One America News Network Executive Says He's Not Surprised by Trump Praise

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Earlier Monday, the president called the conservative outlet a "great network."

President Donald Trump, an avid consumer of media, has been known to alternatively heap praise and vitriol on television news networks as he sees fit. During a joint press conference with Finland's president Monday, Trump went out of his way to say nice things about One America News Network, a right-skewing television network that has been referred to as a "Fox wannabe."

After answering the first part of a question from OAN's 23-year-old White House correspondent, Trey Yingst, Trump added, "And, I want to congratulate you on the network. It's a great network."

That bit of praise struck some in the media as odd, but not Charles Herring, the president of OAN parent company Herring Broadcasting. Trump, he said, has been an OAN supporter since before he entered the White House.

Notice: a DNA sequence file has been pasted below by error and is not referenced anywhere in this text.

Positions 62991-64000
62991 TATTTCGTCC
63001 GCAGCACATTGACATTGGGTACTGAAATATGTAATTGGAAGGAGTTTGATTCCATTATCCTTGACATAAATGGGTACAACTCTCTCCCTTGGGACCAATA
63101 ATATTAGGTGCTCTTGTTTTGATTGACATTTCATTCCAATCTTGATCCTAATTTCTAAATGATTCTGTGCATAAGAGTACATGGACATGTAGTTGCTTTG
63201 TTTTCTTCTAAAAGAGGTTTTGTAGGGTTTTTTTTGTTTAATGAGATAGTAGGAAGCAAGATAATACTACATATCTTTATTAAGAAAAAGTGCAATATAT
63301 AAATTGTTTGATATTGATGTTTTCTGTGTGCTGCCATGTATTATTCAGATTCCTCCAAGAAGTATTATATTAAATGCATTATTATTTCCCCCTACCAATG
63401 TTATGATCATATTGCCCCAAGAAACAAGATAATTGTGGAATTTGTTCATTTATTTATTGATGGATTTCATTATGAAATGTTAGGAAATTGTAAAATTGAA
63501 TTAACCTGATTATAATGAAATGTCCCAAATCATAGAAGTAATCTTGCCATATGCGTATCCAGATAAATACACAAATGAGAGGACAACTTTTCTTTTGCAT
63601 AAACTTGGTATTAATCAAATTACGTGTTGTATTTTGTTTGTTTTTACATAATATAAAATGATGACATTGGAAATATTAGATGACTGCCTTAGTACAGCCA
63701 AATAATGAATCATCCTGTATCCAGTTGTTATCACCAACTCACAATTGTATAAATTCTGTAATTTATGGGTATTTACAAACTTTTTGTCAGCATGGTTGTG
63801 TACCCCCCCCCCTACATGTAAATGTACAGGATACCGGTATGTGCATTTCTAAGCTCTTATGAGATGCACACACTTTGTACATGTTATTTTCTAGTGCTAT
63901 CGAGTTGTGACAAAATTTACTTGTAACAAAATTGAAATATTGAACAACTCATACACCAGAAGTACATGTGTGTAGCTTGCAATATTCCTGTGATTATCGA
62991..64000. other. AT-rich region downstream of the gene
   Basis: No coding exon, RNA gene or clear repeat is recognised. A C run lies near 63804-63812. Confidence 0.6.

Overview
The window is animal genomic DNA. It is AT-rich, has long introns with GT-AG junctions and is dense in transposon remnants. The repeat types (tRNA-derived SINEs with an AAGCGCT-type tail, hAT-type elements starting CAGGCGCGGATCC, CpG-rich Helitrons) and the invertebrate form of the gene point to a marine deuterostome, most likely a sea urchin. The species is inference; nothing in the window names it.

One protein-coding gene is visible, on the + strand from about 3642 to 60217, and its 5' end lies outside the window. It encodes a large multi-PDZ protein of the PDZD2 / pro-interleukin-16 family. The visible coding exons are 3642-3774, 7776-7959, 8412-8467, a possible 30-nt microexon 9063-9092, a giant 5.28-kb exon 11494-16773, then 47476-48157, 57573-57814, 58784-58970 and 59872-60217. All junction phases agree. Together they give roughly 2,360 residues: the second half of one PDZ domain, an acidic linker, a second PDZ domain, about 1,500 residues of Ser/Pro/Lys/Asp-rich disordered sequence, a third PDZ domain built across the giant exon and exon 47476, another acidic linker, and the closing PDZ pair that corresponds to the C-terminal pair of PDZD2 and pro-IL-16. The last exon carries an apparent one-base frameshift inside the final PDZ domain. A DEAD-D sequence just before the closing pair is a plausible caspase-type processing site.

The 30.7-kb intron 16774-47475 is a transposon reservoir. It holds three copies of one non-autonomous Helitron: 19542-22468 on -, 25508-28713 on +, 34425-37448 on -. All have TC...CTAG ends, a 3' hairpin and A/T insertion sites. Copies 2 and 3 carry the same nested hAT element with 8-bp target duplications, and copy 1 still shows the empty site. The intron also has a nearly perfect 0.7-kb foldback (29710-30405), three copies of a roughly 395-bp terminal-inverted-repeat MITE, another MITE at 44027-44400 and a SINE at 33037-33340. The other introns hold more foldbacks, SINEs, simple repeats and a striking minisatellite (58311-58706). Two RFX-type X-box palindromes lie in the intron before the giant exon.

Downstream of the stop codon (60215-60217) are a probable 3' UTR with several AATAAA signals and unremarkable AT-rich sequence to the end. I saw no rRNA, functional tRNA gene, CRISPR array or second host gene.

"The president’s buildings in New York have Verizon FiOS TV, and we learned that the president and his family are avid viewers of our network," Herring said in an email to The Hollywood Reporter. "I believe that the president respects professional journalism. A fair but tough question asked in a respectful manner always seems gets a thorough response by the president."

However, according to Herring, OAN "has no special access to White House staff." The network is proud of Yingst, who has been the subject of sympathetic profiles and is known as a tough questioner in the briefing room. Yingst asked Trump about FEMA funding in the wake of Hurricane Harvey and asked a follow-up question about the president's desire to build a wall to stem illegal immigration from Mexico.

"He's been a very good presence in the WH press corps from everything I can tell," MSNBC's Chris Hayes wrote on Twitter about Yingst.

Asked if Trump's compliment Monday might be part of an effort to get Yingst to be more sympathetic to the White House, Herring demurred. "I don’t believe that the president is looking for or would respect 'soft' questions," he said. "I’ve noted that the president will fully engage in a tough but fair line of questioning. Perhaps it gives the president an opportunity to tackle the toughest counterarguments to policy questions and explain his point of view."

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